poolboy
08-07-2012, 07:58 AM
Well,Ed, when it comes to distributors, except for changing points or converting to Pertronix I don't mess with the internals. For one reason I've never had to and for another, one of the first things I do is send mine off to Jeff Schlemmer.
As far as removing and replacing the distributor for whatever reason. you have to admit it's pretty simple as is finding the starting point for timing.
Fine tuning is something I can't resist doing, as is fiddling with the carb mixture when things get unbearably boring around here.

But if you want some information about procedures that in my opinion are best left to Jeff I have this to offer:
https://www.jcna.com/library/tech/tech0015.html

And then there is this:
https://www.acecom.com.au/TR6_images/LucasFaultDiagnosisServiceManual.pdf
You may already have this one: https://mgaguru.com/mgtech/books/lts_otcc.htm

Between those 3 there's bound to be enough information for just about anyone to screw things up.
And, thanks for the comments about the pictures, Ed.

LexTR3
08-07-2012, 10:19 AM
Poolboy,

Thank you for all the references. I'm with you -- except for changing points and setting timing, I try not to mess with the distributor. I sent mine to Jeff and he rebuilt it for me.

Pulling the distributor, as you point out and as you guided me through some time ago, turns out to be pretty simple.

But unexpected things happen... like the missing screw (the fantom screw), which led me poke around in the distributor looking for it. And I'm still looking for it...

Although I certainly don't want to rebuild one or mess with mine other than changing points and setting timing, I am curious about how the distributor is constructed and how it works. My interest in a more detailed manual is just to answer that interest.... but not to take one apart.If for no other reason, I like the thought, as I drive down the road, that I have some notion of what's going on under the hood... and elsewhere on this great car. Makes life more interesting, right?

You are right.... leave the complicated stuff to Jeff... he's great.

Thanks again for all your wise advice.

TR3driver
08-07-2012, 10:50 AM
Although I certainly don't want to rebuild one or mess with mine other than changing points and setting timing, I am curious about how the distributor is constructed and how it works. My interest in a more detailed manual is just to answer that interest.... but not to take one apart.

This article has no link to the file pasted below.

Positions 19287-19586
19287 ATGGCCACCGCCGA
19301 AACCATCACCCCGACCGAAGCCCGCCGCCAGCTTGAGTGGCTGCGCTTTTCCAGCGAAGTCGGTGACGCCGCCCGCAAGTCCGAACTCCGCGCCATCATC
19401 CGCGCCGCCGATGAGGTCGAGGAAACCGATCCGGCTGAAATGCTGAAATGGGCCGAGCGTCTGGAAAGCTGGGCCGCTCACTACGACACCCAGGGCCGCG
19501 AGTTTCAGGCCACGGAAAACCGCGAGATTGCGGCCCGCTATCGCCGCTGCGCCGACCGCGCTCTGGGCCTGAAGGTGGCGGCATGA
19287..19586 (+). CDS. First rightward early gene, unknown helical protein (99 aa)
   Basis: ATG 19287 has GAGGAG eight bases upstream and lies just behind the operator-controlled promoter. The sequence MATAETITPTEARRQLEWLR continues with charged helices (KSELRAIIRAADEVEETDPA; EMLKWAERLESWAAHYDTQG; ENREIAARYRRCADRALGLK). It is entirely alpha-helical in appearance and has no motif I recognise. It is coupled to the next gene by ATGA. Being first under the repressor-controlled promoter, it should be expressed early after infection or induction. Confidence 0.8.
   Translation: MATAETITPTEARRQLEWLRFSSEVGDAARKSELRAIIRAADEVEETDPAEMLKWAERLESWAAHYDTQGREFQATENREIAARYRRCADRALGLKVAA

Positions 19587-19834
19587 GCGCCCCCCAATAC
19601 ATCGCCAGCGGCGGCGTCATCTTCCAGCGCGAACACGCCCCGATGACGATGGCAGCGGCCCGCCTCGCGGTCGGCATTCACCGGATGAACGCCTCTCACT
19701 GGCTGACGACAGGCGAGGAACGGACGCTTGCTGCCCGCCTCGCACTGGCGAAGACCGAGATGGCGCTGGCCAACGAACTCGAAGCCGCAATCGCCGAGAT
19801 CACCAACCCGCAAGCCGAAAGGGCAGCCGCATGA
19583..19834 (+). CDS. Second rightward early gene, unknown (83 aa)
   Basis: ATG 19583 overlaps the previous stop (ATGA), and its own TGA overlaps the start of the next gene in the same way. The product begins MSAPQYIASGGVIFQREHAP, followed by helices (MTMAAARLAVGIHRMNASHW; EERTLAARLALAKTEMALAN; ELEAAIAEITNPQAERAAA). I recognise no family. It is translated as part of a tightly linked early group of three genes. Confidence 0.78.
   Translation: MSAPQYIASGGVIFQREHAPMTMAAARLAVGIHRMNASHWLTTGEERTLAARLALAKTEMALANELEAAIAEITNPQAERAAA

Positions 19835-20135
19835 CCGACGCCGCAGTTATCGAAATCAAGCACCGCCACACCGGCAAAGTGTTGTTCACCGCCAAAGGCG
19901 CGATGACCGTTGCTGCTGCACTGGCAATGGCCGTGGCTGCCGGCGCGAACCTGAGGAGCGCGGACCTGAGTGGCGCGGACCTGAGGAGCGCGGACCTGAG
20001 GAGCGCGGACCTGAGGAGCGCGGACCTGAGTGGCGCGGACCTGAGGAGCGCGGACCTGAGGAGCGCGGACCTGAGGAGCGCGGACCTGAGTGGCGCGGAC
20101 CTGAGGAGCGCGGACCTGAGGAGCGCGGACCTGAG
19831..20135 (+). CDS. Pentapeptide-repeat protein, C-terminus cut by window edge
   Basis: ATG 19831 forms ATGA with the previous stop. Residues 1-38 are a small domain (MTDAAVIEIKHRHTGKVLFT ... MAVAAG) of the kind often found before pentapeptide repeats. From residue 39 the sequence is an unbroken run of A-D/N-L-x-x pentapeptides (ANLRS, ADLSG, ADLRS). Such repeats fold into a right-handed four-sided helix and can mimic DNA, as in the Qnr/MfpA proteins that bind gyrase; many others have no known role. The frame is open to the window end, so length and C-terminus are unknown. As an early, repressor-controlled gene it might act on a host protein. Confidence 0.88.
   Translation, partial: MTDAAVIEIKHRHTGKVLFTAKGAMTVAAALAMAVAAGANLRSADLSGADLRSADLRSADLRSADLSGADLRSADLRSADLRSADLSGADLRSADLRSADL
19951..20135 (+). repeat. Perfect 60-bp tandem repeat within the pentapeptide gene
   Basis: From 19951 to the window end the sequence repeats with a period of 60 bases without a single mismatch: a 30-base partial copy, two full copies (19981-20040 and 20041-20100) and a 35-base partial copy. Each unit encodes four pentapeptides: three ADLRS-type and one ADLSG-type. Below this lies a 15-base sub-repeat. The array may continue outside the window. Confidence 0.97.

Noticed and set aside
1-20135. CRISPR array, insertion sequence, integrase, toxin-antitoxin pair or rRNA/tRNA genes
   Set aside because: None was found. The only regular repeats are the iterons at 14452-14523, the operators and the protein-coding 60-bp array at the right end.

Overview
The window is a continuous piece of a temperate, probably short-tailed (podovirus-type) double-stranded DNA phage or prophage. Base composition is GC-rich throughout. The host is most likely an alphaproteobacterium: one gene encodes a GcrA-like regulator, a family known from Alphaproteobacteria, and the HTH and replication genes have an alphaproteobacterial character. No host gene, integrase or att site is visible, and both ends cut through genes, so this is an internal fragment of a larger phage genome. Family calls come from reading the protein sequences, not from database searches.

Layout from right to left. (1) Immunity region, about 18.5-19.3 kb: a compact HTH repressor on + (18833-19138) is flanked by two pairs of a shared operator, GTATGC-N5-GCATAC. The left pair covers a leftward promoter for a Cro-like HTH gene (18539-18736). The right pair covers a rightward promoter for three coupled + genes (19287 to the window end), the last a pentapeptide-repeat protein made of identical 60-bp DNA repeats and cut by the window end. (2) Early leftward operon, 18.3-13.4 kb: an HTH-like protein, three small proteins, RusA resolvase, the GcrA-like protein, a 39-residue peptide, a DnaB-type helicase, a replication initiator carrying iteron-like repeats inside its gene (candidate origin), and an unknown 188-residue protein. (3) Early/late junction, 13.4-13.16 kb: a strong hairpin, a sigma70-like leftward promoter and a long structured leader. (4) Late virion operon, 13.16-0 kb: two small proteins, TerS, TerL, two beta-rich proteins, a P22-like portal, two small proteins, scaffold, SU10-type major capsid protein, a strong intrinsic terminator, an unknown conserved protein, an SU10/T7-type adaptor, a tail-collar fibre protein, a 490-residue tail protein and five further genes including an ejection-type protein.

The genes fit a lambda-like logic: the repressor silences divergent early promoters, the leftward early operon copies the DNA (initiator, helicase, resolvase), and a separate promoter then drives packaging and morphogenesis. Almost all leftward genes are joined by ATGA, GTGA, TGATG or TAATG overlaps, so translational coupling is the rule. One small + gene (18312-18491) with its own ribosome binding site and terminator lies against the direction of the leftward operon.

So, why not pick up a junker dizzy on ebay and take it apart? That would allow you to see how it works, and how it comes apart, without risking the freshly rebuilt one you have now. They frequently sell for under $20 (plus S&H) in rough condition, a modest price for educational materials. If you're lucky, it will also supply some spares (like that screw, which is kind of special as I recall). Eg,
https://www.ebay.com/itm/MG-MGB-EARLY-DIS...84d&vxp=mtr (https://www.ebay.com/itm/MG-MGB-EARLY-DISTRIBUTOR-40600-FOR-PARTS-OR-REBUILDING-/120829356109?pt=Motors_Car_Truck_Parts_Accessories &hash=item1c21fda84d&vxp=mtr)
or
https://www.ebay.com/itm/Lucas-Distributo...15f&vxp=mtr (https://www.ebay.com/itm/Lucas-Distributor-40480A-USED-unknown-condition-/190710325599?pt=Vintage_Car_Truck_Parts_Accessorie s&hash=item2c6738a15f&vxp=mtr)

(I am not recommending either of those as a "good deal", they are just examples. You could probably do better if you are willing to spend a lot of time looking.)

LexTR3
08-07-2012, 11:05 AM
Randall,

As a matter of fact, I have a backup, newly rebuilt distributor that I purchased from Jeff. I haven't taken it apart, but I look at it when I am reading about distributors. The idea of a junker dizzy on ebay sounds like an even better idea.

BTW. Here is a little manual that I have found useful: It is Martin Thaddeus' Classic Car Electrics (Enthusiast's Restoration Manual, Veloce Publishing). It's pretty basic... but, hey, my knowledge is pretty limited... and I'm not trying to become an expert at all this.

Geo Hahn
08-07-2012, 03:05 PM
...So, why not pick up a junker dizzy on ebay and take it apart? That would allow you to see how it works, and how it comes apart, without risking the freshly rebuilt one you have now. They frequently sell for under $20 (plus S&H) in rough condition, a modest price for educational materials...

You could even make one of these - what I call 'The Visible Distributor':


https://members.cybertrails.com/~ahwahnee/The-Visible-Distributor.JPG


More fun than 'The Visible V-8', more educational than 'The Visible Woman', less disturbing than The Visible Head (https://www.thetoycabin.com/images/super/REN805995-1-MG.jpg).

LexTR3
08-07-2012, 04:52 PM
George,

Ha, ha... well, I don't think I need to get that close to the action. But it's a great idea if I were in a classroom setting.

Don't know if it would work, however, because the one in the photo seems to be missing its low tension lead.

Geo Hahn
08-07-2012, 04:59 PM
Look closely, it's there.

The photo is the TR4 which routes the low tension lead from up by the timing cover, behind the dizzy and then to the coil.

LexTR3
08-08-2012, 06:55 AM
Oh, ... there it is. I was misled by the empty clip and I didn't notice the clip on the other side.